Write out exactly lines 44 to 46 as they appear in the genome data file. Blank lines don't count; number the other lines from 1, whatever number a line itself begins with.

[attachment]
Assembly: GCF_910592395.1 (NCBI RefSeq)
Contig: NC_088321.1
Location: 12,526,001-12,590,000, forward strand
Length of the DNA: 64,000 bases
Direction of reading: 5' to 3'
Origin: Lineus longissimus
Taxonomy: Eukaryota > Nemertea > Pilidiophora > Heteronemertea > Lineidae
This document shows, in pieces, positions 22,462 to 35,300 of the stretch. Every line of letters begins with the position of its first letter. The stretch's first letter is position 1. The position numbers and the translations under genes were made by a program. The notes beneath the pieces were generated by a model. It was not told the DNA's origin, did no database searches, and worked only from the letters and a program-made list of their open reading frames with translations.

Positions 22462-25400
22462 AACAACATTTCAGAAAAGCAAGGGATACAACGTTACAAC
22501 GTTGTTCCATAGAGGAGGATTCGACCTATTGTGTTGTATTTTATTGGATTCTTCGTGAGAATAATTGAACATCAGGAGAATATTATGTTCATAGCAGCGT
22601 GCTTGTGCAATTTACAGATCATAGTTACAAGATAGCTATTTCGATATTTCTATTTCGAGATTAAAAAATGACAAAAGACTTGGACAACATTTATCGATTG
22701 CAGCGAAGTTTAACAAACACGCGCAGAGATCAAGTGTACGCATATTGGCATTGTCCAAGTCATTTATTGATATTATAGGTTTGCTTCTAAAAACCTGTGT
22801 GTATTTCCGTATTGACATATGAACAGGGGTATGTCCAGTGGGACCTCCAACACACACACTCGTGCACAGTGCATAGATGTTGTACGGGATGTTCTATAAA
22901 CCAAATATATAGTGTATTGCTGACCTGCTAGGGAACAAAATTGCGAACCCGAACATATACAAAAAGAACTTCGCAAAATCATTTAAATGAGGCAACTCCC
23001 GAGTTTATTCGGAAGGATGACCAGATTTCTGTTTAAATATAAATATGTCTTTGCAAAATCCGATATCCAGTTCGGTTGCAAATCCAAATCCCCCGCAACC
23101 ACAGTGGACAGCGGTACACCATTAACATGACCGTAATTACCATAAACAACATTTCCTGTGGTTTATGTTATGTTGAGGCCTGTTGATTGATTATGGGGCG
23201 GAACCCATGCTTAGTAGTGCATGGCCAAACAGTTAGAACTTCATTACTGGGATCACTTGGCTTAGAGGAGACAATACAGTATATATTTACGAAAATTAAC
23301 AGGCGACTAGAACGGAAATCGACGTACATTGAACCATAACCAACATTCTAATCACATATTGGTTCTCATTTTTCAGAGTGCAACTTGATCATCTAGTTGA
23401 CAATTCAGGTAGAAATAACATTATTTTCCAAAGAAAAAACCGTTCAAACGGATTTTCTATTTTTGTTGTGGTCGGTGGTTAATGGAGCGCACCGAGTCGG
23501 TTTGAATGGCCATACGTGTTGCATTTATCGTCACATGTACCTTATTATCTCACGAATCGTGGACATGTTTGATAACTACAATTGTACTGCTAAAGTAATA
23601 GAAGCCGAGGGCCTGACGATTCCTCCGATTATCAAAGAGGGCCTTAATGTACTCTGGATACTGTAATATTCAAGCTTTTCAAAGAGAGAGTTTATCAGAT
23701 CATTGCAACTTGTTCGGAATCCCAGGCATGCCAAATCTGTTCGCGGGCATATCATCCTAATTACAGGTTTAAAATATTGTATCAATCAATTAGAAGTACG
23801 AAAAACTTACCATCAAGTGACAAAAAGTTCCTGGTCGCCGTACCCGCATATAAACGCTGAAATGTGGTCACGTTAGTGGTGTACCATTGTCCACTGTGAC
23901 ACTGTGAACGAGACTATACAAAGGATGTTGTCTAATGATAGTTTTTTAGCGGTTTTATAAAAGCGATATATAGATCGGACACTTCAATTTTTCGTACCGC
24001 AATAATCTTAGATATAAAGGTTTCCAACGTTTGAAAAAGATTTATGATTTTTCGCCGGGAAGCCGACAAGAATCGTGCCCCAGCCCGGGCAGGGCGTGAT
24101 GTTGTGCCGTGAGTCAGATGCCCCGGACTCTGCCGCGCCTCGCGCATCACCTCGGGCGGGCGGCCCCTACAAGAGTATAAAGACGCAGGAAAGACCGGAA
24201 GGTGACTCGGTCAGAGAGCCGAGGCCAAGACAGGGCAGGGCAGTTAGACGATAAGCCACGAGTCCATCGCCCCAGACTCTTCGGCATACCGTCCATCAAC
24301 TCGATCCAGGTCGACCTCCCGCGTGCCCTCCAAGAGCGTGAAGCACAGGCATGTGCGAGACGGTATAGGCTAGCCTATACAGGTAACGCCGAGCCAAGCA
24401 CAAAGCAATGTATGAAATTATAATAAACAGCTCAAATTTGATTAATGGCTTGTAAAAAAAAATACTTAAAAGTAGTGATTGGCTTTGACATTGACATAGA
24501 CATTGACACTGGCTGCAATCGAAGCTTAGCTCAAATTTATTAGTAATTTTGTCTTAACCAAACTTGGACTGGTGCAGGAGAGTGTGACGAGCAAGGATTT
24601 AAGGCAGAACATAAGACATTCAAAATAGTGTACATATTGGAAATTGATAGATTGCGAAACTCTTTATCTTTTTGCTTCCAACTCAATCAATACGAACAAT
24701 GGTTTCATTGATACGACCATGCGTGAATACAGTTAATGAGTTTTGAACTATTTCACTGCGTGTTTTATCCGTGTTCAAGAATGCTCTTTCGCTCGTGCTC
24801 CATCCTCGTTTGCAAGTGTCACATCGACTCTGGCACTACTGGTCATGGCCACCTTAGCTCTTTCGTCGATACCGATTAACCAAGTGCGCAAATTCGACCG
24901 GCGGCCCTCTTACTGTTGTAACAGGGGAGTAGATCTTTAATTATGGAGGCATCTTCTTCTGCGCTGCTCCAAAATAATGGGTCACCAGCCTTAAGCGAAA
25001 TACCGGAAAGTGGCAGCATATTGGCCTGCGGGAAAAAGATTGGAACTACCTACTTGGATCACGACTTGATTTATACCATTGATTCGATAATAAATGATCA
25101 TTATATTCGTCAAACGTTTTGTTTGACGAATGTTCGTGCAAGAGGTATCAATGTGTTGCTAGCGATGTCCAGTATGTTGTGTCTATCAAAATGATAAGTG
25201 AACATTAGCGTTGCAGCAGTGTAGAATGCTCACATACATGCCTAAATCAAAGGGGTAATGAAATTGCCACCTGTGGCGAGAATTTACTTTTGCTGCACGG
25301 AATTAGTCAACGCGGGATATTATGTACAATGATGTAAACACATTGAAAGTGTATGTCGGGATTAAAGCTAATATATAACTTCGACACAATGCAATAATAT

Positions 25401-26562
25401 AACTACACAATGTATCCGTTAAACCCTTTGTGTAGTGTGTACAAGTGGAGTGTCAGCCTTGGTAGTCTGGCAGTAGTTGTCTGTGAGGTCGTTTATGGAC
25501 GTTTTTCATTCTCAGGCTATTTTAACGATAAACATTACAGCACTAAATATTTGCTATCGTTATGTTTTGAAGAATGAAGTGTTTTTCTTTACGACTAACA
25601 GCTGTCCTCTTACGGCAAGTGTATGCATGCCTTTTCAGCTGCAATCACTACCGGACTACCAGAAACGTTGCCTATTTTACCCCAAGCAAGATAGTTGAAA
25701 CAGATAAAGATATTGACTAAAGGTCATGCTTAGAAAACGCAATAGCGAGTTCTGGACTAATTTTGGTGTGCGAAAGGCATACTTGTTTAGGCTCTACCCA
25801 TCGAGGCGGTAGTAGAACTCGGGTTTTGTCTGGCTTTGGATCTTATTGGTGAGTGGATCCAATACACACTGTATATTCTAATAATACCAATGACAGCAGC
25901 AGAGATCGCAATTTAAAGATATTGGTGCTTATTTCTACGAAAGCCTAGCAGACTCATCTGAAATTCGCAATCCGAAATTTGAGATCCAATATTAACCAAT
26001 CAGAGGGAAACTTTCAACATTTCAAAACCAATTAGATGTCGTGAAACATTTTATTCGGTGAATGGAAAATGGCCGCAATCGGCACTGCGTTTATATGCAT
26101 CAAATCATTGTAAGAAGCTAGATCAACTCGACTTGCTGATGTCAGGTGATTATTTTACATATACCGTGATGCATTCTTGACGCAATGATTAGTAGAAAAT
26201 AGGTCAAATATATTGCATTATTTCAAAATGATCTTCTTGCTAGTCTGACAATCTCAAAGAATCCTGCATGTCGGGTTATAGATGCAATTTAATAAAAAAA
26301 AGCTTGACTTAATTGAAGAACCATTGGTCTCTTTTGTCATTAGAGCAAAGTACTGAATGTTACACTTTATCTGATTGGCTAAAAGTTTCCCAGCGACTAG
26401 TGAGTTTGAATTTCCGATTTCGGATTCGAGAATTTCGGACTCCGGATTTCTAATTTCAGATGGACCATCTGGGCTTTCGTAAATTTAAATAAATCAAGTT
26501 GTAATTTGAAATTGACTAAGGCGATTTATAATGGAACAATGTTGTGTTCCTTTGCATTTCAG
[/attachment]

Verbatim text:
25701 CAGATAAAGATATTGACTAAAGGTCATGCTTAGAAAACGCAATAGCGAGTTCTGGACTAATTTTGGTGTGCGAAAGGCATACTTGTTTAGGCTCTACCCA
25801 TCGAGGCGGTAGTAGAACTCGGGTTTTGTCTGGCTTTGGATCTTATTGGTGAGTGGATCCAATACACACTGTATATTCTAATAATACCAATGACAGCAGC
25901 AGAGATCGCAATTTAAAGATATTGGTGCTTATTTCTACGAAAGCCTAGCAGACTCATCTGAAATTCGCAATCCGAAATTTGAGATCCAATATTAACCAAT